I picked a special interest in this workshop and it later birthed the use of Airflow at Terragon.

A section of the crowd with many smart and vibrant ladiesLightning talks are always interesting.

They can be a deviation from anything tech-related and it is an opportunity to tell people something they may not know.

The second day for me was an opportunity to educate and inform people about my great nation, Nigeria.

I gave a lightning talk about Nigeria’s famous monuments such as Olumo rock and its significance, the great wall of Kano(our very own local wall with the night’s watch and no wildings or white walkers) and the Esie soapstones.

I got a lot of questions from the audience and it was evident a lot of people were interested in visiting Nigeria.

We ended the day at a restaurant with a lot of music and poetry.

I wished I had more confidence in my poetry to share with the group at that time.

The day of my talk finally came.

I was a bit nervous because I wanted to be perfect and not bore the crowd.

My talk was about A/B testing with Python, using some Namibian products/initiatives to explain the concepts.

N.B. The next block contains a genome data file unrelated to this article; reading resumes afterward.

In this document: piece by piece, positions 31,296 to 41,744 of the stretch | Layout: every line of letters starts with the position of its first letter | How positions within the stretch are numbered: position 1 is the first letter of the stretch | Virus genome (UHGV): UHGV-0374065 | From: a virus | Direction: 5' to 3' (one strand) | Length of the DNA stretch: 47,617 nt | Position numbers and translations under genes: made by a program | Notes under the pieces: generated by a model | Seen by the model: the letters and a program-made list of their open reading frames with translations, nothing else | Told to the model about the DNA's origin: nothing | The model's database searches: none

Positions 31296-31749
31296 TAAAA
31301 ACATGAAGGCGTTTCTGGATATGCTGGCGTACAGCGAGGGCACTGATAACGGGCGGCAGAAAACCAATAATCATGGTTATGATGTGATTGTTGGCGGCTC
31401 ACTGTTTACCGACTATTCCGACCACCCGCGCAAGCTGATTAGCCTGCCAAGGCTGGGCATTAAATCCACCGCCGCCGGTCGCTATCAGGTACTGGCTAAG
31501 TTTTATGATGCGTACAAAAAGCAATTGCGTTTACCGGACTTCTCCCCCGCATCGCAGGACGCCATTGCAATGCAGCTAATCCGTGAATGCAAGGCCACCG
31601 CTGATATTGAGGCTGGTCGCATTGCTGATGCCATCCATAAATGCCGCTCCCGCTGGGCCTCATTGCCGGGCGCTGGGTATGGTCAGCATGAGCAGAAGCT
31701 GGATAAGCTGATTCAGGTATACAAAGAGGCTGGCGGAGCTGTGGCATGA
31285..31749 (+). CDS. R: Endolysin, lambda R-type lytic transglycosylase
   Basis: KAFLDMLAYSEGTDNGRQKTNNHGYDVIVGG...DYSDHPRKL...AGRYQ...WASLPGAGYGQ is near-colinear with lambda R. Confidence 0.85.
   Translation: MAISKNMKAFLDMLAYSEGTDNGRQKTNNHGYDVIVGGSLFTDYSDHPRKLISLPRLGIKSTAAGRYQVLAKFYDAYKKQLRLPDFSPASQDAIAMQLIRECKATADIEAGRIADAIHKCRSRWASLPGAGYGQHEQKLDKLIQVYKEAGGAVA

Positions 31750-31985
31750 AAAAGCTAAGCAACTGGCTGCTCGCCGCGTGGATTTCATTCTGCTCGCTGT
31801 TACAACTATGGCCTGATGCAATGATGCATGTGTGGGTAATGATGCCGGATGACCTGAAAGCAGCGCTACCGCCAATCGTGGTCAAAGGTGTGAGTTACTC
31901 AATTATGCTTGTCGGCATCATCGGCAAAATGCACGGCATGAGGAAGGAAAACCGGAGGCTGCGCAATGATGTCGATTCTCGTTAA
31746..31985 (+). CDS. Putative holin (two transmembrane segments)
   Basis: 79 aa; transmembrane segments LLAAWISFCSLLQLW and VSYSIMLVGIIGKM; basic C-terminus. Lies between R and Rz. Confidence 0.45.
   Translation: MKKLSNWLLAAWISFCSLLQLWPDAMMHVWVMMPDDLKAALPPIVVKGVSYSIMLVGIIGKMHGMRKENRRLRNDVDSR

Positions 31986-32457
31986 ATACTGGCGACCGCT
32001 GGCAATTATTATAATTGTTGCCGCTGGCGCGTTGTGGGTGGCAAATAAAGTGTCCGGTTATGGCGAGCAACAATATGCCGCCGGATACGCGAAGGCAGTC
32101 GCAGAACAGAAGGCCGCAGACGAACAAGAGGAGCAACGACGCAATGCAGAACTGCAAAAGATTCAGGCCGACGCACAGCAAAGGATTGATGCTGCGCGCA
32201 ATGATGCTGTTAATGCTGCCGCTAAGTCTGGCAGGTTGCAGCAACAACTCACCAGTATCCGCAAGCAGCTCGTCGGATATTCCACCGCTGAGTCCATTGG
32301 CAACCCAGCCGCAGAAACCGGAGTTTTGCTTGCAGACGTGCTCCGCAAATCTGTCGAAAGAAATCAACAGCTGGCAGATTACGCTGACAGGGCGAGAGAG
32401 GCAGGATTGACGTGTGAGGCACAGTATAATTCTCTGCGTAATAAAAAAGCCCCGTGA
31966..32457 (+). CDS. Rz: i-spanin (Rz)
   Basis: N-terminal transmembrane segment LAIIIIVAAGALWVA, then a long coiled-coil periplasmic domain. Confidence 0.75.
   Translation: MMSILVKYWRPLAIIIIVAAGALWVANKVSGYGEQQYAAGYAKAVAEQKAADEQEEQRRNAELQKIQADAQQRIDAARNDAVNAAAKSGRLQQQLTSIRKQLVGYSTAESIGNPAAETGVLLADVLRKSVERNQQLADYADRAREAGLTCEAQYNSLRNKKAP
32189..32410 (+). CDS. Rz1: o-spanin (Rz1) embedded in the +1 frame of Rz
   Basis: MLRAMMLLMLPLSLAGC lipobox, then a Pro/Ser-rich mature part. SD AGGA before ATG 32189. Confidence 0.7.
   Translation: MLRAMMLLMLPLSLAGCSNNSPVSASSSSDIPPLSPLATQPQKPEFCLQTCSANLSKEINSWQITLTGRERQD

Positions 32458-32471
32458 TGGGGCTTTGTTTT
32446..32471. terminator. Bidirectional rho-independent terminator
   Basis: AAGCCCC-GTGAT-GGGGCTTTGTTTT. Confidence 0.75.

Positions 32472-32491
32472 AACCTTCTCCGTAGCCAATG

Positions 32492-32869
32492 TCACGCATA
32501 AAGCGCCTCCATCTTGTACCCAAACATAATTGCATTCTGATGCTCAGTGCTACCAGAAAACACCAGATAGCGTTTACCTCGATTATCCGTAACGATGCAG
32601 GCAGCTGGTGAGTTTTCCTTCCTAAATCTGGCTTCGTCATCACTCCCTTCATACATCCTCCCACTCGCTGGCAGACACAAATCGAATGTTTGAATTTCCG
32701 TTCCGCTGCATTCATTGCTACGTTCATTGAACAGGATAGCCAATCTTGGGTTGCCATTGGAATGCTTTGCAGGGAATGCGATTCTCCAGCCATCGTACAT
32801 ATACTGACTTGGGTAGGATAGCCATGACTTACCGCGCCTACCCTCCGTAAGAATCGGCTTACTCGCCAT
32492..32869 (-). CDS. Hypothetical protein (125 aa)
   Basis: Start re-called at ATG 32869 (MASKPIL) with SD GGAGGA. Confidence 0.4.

While I was struggling with the projector and fussing about the demo gods, I remembered what Daniele said to me “everything always happens at the very last minute and it always turns out okay, but in the meantime, your stress levels go through the roof”.

This was exactly the feeling 30 minutes before my talk.

My laptop and the projector decided to pick a fight, and the resolution of my screen was the cause of the dispute.

Before figuring that out, I thought the HDMI was faulty and I had gone to every room in the conference hall to ask for a spare HDMI.

The feelings of anxiety, stress and worry at this moment was actually beyond “through the roof” levels.

Fortunately, things got sorted a few minutes to the presentation and the talk went better than initially planned.